Similarly, Tullock points out, China provided the evidence for a key early effort by Anne Krueger—now an economics professor at Stanford University—to quantify his insight. (Krueger must also take the blame for coining the term "rent-seeking.") Krueger had estimated that the cost to Turkey and India of the bribes necessary to get around their various regulations amounted to 7% to 15% of GNP. This cost was not simply the expense of the bribe, but also the resources wasted by individuals in acquiring otherwise useless credentials and intriguing for appointments in the appropriate government bureaucracy.
Every major economics journal rejected "The Welfare Costs of Tariffs, Monopolies and Theft," Tullock's original article on rent-seeking. It was finally published three years later, in 1967, in the Western Economic Journal, then new and little-read.
As an intellectual pioneer, Tullock is a connoisseur of such rejections. (He began his 1980 presidential address to the Southern Economics Association by celebrating the fact that the association's journal would be compelled to publish it, after years of rejecting his submissions.) He savors the irony that because a standard textbook quickly picked up his rent-seeking concept, "there was a period when a lot of brand-new elementary [economics] students knew about it and no one else did."
Tullock's serene but somber conclusions on the inefficient nature of the intellectual market: "The safe article for the young academic is one that makes a short, sound step forward in a well-established direction."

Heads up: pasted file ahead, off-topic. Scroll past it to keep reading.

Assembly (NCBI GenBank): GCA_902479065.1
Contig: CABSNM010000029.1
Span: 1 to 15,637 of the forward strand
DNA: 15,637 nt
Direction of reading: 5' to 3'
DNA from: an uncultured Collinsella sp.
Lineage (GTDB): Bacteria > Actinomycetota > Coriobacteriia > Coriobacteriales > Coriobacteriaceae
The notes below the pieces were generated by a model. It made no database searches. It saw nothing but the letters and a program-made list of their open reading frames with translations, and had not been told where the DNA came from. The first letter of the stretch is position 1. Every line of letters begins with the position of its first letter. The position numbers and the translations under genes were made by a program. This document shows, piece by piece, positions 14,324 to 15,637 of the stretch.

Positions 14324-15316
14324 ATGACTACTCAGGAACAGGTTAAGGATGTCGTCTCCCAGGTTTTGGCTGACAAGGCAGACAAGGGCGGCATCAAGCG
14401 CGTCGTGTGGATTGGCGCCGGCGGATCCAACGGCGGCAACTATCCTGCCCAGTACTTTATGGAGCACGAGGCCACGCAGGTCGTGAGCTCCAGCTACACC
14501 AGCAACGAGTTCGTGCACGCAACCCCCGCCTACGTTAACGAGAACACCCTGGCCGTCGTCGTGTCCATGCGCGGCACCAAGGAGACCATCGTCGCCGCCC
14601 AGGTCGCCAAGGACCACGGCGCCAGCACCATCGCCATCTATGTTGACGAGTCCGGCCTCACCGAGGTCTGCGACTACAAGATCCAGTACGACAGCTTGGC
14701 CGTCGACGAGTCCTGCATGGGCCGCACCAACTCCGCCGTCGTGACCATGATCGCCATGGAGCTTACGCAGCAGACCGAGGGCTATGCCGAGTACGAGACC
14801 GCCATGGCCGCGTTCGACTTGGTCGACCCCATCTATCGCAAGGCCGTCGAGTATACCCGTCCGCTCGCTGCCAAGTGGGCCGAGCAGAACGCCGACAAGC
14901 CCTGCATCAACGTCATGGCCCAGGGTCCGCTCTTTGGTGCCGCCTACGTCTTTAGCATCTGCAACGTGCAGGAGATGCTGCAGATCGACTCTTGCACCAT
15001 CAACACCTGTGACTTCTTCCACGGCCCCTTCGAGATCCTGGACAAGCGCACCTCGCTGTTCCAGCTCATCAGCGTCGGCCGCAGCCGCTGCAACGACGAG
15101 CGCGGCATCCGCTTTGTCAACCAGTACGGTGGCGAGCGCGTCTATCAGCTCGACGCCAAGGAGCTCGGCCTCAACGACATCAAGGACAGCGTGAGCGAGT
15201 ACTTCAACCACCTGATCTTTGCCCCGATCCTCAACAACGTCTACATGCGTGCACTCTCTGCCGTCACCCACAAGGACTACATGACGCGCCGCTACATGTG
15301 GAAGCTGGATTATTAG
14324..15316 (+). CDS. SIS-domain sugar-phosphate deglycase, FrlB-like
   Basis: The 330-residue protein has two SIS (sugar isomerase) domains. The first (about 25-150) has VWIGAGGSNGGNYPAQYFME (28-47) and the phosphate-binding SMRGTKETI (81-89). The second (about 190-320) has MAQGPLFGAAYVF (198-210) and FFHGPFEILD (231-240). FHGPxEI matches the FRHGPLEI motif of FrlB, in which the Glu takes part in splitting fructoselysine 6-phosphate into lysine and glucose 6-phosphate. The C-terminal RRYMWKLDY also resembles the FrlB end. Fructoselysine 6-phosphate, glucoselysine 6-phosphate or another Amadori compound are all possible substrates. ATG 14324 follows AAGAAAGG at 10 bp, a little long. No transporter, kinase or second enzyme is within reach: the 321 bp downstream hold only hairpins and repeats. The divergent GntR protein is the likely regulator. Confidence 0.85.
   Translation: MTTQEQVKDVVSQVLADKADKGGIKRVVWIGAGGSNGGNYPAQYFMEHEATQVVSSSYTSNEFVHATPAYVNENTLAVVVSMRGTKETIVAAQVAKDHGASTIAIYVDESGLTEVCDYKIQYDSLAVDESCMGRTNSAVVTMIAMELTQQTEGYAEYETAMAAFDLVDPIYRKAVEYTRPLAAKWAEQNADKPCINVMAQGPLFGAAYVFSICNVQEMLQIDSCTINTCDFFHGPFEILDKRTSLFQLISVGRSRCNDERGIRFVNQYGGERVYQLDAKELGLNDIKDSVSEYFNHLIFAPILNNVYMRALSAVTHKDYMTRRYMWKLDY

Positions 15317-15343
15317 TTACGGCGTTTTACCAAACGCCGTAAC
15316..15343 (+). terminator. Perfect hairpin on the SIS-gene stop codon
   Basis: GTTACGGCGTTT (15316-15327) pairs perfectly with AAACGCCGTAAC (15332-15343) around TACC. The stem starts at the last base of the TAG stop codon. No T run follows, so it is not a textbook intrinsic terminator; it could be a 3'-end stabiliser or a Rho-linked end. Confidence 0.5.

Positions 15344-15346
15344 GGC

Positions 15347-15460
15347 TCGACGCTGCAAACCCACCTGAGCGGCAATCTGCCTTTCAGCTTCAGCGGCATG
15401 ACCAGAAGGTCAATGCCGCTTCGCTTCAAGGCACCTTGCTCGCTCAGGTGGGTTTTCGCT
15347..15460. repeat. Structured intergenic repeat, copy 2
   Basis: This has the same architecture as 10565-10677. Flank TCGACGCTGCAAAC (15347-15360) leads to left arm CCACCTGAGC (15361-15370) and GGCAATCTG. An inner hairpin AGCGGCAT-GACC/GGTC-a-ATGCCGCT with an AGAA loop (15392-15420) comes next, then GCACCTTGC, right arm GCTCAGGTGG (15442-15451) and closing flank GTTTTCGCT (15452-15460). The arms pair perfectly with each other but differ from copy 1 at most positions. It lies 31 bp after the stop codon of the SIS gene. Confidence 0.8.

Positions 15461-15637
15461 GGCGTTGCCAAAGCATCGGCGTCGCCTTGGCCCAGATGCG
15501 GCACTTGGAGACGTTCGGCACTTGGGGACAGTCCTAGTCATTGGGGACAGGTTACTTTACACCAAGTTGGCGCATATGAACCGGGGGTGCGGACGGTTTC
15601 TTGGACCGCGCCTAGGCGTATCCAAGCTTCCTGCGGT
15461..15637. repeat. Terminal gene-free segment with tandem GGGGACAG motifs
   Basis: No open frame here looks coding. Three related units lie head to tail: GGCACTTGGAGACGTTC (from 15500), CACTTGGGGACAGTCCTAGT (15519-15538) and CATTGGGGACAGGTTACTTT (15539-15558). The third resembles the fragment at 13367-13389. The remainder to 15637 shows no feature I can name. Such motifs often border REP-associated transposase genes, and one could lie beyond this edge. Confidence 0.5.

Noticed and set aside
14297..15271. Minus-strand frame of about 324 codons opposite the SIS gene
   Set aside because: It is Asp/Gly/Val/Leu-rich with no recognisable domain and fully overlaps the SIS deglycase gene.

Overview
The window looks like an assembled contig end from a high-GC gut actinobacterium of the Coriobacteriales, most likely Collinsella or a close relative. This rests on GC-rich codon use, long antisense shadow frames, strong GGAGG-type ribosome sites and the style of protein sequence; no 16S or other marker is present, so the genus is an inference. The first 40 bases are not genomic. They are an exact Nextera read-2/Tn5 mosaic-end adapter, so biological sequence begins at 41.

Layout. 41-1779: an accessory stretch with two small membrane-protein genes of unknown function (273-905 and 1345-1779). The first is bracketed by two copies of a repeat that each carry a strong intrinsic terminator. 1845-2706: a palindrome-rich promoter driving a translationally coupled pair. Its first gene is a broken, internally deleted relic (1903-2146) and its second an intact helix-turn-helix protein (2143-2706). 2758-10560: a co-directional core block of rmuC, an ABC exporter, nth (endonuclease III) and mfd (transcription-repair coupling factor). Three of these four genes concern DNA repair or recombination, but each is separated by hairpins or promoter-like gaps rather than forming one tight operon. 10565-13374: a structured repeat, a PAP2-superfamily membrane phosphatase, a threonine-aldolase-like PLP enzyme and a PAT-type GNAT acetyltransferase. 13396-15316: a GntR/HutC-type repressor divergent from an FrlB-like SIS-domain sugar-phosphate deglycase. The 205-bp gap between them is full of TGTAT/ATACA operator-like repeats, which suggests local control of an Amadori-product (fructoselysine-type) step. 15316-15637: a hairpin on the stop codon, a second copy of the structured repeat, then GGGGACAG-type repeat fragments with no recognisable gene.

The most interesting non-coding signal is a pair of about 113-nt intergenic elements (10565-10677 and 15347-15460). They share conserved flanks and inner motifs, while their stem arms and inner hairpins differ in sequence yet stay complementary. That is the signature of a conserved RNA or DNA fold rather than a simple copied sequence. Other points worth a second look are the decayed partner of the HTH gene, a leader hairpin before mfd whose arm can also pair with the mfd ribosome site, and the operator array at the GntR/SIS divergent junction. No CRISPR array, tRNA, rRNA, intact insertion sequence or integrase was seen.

Sounds like good advice.
But it's advice that Tullock himself—author of 15 books (the sixteenth, On Voting: An Introduction to Public Choice, due January 1998) and over 150 papers, on subjects ranging from game theory to "The Coal Tit As Careful Shopper," part of his little-known, but highly respected, contribution to biological theory—has somehow never quite gotten around to taking.
RELATED ARTICLE: WHITHER CHINA?
Why did China, long the world's most advanced civilization, stagnate?
Gordon Tullock's answers are typically offbeat. "You hear about these dynasties in China that last three or four centuries," he says. "But the overwhelming majority lasted only around 50 years. The prospect is that that will turn out to be the case here."
Tullock gives equal odds to three scenarios for China. "Economic growth and liberalization may continue—that's not impossible," he says. "But it is quite out of the Chinese tradition. Mencius [Confucius' principal disciple, 3rd century B.C.] said the government should own the principal industries and closely control the rest. Even now, the big companies are still government run. It [the government] apparently doesn't dare get rid of them."
Tullock's second alternative: "It's also possible that the government itself may abandon the move to free enterprise," he says. "China may come under the control of a set of old-fashioned Communists who clamp down the roof and stagnate." China has regressed like this before, Tullock notes: The Ming Dynasty (1368-1644) turned away from commerce and paper money.